Behind the Headlines the Jews of Australia
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Behind the Headlines the Jews of Australia

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Almost from the time the first Jews come to Australia a century and-a-half ago, when the distant continent was just begun to be settled by British immigrants, they attained leading positions in the national life. By their industry and acumen, their dedication to the democratic political philosophy, and their intense patriotism in war and peace, Jews become recognized both as staunchly Australian and trusted leaders.

Exemplifying the esteem in which Australians in general regard their fellow Jewish citizens is the fact that since Australia itself 40 years ago began designating the Governor-General who forms the link between the Crown in London and the Parliament in Canberra, Jews have been selected twice for that exalted position. In addition, Jews have ranked among Australia’s foremost military commanders.

The present Governor-General is Sir Zelman Cowen, a former law professor and chancellor of the University of Brisbane. Sir Zelman was appointed by the Fraser government in 1977. The eldest son of Sir Zelman and Lady Cowen is in a yeshiva in Israel. Their youngest son last year celebrated his Bar Mitzvah in the Orthodox Synagogue in Canberra which the Cowens regularly attend.


The first Australian appointed Governon-General by the Australia government was Sir Isaac Isaacs, who held the post in the 1930s. He was chosen in 1931 by the Labor Government then in power while he was a justice of the high court of Australia. The Government then was headed by Prime Minister J. H. Scullin.

In World War I, Australia’s senior military officer was Army Gen. John Monash who commanded Australia’s Expeditionary Forces that fought in Europe and the Middle East. An engineer, Monash after the war became chairman of the Victoria (Melbourne) Electricity Commission. Monash University in Melbourne, a major Australian university, was named in his honor. In 1927, when the Zionist Federation of Australia and New Zealand was formed, Monash was elected its first president. In the majestic War Museum in Canberra, the services of Monash to Australia have established him as a legendary Australian. Sadly, today none of Monash’s descendants are known to be Jewish.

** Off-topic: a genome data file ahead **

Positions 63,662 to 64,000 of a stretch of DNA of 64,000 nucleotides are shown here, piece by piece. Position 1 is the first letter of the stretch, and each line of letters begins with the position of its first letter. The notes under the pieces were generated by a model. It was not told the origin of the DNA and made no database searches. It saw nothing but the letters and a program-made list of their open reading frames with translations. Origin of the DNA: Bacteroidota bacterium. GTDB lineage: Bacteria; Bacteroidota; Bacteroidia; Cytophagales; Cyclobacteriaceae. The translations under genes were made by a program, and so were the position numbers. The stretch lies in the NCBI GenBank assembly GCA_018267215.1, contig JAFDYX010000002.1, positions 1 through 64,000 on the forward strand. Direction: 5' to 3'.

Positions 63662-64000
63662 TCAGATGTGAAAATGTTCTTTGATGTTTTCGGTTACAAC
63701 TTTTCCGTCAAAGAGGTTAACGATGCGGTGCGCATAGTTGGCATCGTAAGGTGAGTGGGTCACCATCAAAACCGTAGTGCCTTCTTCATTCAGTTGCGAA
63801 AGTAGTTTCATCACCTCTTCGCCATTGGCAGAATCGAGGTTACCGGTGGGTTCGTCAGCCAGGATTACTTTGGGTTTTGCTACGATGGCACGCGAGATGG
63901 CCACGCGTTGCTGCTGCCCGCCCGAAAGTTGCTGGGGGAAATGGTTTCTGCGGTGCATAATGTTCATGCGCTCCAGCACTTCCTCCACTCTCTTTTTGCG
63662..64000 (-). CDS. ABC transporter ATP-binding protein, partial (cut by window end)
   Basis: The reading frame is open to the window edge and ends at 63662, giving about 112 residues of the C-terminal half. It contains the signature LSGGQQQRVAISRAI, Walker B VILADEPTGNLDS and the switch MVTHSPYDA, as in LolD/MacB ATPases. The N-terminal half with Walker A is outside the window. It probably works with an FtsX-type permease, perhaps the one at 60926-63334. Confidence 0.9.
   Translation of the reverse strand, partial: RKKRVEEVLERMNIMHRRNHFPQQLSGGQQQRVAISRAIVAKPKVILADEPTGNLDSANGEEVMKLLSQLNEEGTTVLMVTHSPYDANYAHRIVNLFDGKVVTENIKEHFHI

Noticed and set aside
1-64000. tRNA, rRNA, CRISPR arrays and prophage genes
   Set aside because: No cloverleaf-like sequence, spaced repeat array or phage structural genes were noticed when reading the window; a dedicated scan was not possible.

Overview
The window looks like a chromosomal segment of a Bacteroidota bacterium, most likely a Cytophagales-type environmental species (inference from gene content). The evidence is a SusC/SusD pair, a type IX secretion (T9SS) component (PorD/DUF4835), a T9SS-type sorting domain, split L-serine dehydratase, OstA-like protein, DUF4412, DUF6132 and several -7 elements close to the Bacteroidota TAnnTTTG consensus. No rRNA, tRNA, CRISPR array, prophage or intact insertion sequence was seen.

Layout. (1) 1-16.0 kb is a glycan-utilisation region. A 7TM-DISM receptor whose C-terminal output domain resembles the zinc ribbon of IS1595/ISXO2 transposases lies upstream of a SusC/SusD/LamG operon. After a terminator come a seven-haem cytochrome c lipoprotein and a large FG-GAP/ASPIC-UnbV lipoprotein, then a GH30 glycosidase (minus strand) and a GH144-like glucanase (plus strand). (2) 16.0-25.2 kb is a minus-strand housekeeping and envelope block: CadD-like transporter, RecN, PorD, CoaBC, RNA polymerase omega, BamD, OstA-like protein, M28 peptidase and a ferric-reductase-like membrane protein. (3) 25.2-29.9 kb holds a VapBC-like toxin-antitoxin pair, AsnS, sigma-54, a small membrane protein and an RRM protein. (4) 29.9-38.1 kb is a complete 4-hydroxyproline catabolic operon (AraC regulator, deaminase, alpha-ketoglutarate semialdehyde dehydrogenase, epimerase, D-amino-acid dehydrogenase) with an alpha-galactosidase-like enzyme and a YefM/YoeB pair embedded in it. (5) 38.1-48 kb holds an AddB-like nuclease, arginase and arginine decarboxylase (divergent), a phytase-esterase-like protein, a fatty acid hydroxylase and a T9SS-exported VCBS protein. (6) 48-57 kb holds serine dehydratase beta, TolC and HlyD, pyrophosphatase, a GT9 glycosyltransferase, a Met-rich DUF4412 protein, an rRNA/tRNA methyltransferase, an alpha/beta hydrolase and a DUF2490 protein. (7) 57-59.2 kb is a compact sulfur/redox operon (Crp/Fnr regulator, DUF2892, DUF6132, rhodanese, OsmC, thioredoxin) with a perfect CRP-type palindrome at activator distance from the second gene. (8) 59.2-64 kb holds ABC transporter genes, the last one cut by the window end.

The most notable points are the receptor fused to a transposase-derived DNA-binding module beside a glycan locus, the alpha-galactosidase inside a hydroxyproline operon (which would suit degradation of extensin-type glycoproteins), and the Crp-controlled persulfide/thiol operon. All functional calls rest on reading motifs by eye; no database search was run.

The president of the Jewish Welfare Society of New South Wales (Sydney) is retired Army Maj. Gen. Paul Cullen. In the government of New South Wales, the Minister for Consumer Affairs is Sydney Einfeld, a Labor Party member.

Peter Baume, a medical doctor in Sydney, is the Minister for Aboriginal Affairs in the new Fraser government. This is a difficult assignment to a long-standing national problem.

Three Jews were in the Labor Party’s national “shadow Cabinet” prior to the October election. While they were re-elected to Parliament, the party failed to gain a majority. None of them was returned to the “shadow Cabinet.” One version for this development was the defeat of Labor and the swing of a large section of the Jewish vote to the Liberal (conservative) party from the traditional Labor outlook. Another version was that the failure of reappointment resulted from the internal bickering within the Labor Party and the lowered opportunities for Cabinet places because of fewer members.


Honors are bestowed annually on Australian Jews both by the British Crown and the Australian Government. In 1980, nine Jews received Queen’s Birthday Awards. They included presentation of the Commander of the British Empire to Irvin Rockman of Melbourne and the Order of the British Empire to Rabbi Alfred Fabian of Sydney. Australia Day Awards were given to seven Jews, six of them in Sydney and one in Melbourne. The coveted Order of Australia went to Dr. Early Owen of Sydney.

(Tomorrow: Part Four)

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